The 2017 Press Freedom Index, published by Reporters without Borders, shows that the countries where Barnabas Fund helps suffering Christians are also those which most restrict journalists from reporting what is happening there. The index categorises press freedom in each country as good (white), satisfactory (yellow), problematic (orange), bad (red), or very bad (black). This map illustrates the point very clearly.
The index also indirectly illustrates the influence of a country’s Christian heritage on developing freedom. All of the 49 countries in the first two categories, except for Burkino Faso (42nd) and Comoros (44th), have a predominantly Christian heritage. Conversely, all of the countries in the “very bad” category, except Burundi which only just falls into that category, are either Muslim-majority countries or Communist/former Communist countries.
That is not a coincidence. The Reformation, the 500th anniversary of which we celebrate this month, allowed ordinary people to read and interpret the Bible themselves. A century later, this led to the first stirrings of democracy in Protestant countries, such as England. That is not simply something of historical or academic interest. In 2012 the American Political Science Review published a major academic study of democracy and human rights in 142 countries in Africa, Asia, Latin America and Oceania. This showed that the presence of what it termed “conversionary Protestant missionary activity” was the only one of 52 different factors that was consistently correlated with the presence of democracy and respect for individual rights in those countries today.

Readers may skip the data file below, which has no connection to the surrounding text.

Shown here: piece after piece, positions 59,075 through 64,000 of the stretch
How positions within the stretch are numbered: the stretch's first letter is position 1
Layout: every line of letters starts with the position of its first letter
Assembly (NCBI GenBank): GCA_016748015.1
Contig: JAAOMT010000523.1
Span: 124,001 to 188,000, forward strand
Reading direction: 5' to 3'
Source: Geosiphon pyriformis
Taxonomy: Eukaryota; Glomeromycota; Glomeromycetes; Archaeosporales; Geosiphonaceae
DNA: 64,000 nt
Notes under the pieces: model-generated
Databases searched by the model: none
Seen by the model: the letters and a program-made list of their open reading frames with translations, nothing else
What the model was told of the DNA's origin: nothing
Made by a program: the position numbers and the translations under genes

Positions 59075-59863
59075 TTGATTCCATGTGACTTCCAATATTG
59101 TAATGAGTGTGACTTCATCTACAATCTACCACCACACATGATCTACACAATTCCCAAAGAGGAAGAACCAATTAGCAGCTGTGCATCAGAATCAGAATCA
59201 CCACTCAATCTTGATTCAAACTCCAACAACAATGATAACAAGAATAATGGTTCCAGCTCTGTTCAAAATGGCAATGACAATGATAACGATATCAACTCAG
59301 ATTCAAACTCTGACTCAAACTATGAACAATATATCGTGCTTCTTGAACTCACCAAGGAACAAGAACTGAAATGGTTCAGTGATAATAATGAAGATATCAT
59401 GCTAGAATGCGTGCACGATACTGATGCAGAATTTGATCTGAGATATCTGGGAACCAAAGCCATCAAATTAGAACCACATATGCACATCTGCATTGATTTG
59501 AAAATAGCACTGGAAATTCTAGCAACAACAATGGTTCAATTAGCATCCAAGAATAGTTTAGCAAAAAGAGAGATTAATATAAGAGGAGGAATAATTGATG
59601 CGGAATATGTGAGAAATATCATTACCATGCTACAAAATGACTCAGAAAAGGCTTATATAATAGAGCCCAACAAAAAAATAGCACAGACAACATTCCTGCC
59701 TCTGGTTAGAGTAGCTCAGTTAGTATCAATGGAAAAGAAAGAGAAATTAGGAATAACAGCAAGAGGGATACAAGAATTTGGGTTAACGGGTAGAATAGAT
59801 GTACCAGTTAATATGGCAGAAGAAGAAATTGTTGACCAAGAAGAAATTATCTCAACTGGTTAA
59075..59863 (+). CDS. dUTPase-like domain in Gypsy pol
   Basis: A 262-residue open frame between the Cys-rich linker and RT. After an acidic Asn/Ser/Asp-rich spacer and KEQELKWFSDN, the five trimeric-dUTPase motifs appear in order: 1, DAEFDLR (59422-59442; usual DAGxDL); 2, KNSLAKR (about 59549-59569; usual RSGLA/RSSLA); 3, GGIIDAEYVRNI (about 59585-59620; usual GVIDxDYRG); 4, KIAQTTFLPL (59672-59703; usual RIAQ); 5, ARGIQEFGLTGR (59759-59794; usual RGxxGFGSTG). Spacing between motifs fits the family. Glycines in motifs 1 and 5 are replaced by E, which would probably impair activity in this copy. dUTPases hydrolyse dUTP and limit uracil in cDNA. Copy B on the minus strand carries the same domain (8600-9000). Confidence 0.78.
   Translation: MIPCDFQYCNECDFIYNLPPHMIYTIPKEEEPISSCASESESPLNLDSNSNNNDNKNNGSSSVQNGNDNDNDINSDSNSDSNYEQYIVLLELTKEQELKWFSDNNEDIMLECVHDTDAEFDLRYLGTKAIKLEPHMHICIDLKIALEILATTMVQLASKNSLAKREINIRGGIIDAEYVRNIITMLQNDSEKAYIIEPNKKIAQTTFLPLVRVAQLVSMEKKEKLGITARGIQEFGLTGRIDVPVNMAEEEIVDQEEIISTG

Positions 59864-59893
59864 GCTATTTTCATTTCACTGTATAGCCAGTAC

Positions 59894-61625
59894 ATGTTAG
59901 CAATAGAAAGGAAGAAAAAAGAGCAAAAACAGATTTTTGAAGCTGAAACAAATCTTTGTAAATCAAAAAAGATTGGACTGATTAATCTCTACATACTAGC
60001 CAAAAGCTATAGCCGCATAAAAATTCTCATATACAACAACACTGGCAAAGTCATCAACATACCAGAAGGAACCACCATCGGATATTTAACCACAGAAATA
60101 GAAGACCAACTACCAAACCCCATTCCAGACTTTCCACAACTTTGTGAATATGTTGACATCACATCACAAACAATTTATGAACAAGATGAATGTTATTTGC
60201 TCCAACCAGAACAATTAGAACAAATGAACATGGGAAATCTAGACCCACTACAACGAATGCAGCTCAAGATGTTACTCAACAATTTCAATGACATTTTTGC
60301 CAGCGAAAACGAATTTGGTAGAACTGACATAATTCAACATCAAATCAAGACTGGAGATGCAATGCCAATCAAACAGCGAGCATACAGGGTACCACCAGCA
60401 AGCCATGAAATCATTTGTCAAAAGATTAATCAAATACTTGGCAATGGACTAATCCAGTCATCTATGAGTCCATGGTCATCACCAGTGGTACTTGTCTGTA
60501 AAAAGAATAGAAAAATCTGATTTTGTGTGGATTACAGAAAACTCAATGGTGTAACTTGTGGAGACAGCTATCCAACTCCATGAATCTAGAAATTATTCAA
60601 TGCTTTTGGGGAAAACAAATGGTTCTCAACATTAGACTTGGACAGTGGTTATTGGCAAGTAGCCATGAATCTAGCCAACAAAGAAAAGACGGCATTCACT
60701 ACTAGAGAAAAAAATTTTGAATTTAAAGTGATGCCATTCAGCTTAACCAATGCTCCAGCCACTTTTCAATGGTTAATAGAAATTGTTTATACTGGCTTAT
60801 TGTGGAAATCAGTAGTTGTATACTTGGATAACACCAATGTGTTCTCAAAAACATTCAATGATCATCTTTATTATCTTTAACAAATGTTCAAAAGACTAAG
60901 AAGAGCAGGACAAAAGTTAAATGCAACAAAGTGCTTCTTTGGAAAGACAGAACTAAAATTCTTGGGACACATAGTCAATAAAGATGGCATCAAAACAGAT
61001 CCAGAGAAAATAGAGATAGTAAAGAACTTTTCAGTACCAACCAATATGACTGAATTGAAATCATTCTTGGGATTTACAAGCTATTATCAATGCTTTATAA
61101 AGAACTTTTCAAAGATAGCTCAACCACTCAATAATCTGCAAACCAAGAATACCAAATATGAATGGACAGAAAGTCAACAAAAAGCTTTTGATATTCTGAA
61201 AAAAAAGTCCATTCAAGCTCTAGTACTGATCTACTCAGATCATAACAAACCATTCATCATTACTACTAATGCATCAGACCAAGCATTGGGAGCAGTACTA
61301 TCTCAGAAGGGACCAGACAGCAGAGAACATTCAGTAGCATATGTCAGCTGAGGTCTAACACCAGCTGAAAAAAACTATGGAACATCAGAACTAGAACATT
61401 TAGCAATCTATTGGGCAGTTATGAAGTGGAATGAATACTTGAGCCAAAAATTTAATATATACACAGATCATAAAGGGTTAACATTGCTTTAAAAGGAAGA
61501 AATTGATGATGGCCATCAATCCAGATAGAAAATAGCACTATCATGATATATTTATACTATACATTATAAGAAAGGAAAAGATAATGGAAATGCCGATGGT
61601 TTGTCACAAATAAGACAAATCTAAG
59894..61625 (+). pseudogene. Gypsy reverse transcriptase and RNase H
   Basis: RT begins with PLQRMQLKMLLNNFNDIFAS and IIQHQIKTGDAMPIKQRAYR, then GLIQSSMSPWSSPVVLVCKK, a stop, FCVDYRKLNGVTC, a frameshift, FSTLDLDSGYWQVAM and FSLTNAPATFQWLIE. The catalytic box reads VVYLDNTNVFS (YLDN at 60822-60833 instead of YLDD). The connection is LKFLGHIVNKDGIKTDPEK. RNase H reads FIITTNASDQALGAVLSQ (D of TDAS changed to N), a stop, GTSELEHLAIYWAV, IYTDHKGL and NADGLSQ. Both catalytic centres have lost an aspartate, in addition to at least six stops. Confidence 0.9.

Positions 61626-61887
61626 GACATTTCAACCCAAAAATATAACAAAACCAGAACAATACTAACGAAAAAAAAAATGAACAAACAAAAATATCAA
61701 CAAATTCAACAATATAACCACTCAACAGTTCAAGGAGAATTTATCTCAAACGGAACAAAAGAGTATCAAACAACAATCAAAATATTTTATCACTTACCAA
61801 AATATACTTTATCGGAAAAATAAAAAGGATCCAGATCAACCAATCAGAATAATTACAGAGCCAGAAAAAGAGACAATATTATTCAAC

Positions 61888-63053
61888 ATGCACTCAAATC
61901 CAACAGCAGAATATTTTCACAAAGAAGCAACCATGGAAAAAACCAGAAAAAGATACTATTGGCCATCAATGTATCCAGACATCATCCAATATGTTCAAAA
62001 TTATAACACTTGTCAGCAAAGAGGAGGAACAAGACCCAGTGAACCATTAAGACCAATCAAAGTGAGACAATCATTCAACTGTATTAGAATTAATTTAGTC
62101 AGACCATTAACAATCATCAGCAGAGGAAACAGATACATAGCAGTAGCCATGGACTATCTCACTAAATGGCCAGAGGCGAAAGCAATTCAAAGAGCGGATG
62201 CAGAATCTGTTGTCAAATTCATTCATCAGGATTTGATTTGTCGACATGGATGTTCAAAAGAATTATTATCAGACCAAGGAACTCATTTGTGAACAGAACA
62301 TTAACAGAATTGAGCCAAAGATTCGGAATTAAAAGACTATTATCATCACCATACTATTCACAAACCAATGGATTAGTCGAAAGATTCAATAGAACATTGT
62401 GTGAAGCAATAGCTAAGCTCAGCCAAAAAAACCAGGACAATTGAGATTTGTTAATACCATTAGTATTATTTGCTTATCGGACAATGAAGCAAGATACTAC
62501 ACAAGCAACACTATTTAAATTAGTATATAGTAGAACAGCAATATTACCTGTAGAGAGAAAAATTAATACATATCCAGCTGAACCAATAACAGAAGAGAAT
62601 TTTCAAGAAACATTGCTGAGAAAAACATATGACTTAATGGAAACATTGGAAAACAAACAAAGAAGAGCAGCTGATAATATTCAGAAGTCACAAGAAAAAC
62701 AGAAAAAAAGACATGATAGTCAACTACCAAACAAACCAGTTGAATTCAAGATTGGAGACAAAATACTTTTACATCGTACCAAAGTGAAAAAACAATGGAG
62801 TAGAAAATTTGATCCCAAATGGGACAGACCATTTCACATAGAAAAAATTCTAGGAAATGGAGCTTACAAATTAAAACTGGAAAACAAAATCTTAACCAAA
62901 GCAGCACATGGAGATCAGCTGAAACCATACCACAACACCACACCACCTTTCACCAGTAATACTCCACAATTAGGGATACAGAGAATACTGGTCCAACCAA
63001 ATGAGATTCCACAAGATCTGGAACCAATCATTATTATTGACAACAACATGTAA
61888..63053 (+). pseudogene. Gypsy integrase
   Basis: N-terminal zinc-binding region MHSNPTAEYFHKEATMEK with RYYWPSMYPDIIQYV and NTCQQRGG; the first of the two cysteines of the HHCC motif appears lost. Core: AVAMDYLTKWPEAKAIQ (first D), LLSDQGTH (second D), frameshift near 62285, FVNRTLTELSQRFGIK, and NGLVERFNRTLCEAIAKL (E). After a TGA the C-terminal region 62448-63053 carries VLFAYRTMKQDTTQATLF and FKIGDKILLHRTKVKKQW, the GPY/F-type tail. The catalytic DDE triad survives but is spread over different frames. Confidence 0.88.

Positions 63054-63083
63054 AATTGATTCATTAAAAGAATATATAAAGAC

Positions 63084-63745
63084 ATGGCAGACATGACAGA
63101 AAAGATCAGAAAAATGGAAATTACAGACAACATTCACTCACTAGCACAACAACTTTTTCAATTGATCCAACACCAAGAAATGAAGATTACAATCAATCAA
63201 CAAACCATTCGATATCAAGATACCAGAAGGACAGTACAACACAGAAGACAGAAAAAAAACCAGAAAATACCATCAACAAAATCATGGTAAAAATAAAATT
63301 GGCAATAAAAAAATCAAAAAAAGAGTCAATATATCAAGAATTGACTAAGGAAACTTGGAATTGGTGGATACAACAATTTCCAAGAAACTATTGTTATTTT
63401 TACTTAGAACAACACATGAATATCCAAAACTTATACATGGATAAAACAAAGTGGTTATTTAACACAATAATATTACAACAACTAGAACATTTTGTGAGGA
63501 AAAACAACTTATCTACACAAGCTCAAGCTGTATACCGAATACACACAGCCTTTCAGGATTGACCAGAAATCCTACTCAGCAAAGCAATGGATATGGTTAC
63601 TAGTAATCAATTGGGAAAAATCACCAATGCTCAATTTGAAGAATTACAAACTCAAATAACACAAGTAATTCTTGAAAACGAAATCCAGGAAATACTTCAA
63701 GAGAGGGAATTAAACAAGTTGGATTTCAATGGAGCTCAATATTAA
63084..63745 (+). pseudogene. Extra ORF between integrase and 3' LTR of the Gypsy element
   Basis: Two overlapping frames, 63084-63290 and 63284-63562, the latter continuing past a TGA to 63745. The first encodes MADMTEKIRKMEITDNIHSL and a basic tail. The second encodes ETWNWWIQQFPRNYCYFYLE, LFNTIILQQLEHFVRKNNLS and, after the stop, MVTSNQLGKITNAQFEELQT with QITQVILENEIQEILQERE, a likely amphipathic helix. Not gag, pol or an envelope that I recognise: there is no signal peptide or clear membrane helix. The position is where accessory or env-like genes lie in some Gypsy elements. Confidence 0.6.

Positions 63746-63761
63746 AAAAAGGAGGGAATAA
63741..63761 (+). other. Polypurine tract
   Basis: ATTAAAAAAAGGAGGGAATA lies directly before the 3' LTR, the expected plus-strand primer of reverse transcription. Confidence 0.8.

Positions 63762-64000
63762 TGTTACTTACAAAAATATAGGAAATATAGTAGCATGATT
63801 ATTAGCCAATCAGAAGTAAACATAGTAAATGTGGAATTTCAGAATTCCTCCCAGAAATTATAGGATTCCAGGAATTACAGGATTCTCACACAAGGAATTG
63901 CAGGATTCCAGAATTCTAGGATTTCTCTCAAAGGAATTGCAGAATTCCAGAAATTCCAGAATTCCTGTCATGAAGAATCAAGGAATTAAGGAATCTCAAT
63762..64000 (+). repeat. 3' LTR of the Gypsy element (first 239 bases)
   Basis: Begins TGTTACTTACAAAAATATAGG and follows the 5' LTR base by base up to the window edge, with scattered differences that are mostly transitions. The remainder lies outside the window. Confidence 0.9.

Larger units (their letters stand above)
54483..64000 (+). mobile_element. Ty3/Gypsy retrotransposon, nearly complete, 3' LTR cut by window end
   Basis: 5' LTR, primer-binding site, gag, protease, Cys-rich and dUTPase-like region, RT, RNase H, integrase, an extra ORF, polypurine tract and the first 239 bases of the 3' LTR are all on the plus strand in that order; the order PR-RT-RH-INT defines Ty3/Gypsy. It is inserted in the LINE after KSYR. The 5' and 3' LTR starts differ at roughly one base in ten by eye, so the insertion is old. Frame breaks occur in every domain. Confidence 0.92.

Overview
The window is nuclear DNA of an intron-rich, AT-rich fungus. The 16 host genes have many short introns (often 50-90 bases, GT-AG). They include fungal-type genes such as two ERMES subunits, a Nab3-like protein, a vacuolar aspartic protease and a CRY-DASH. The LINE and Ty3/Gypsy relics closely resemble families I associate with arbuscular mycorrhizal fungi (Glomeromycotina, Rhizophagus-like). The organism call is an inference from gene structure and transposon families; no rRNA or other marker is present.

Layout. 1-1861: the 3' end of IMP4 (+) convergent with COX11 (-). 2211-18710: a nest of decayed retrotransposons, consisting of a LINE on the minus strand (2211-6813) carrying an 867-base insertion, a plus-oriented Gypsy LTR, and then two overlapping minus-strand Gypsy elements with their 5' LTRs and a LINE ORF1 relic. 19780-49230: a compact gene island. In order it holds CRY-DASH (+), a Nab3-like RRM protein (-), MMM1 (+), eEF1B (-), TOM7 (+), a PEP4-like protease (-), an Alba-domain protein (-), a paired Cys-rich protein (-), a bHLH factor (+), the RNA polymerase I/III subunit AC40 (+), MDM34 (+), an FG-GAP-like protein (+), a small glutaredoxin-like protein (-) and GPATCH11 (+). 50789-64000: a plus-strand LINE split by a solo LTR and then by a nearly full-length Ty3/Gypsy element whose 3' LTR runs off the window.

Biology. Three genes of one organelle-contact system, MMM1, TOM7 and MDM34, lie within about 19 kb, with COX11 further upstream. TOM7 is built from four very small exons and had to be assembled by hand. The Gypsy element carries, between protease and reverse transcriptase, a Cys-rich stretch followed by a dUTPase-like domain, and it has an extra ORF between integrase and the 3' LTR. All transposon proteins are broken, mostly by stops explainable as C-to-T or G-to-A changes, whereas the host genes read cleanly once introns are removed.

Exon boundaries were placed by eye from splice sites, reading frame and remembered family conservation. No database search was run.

The Press Freedom Index also shows how important Barnabas Fund’s work is, not simply in providing practical help to persecuted Christians, but also in publicising their situation. The difficulty of getting any news out of many countries means that a great many instances of persecution simply go unreported. In countries such as Eritrea, North Korea or Saudi Arabia, we do not even have a clear idea of how many Christians are being killed for their faith each year. That is why Barnabas Fund has also tried not simply to report individual incidents but also to address the underlying ideology which drives that persecution.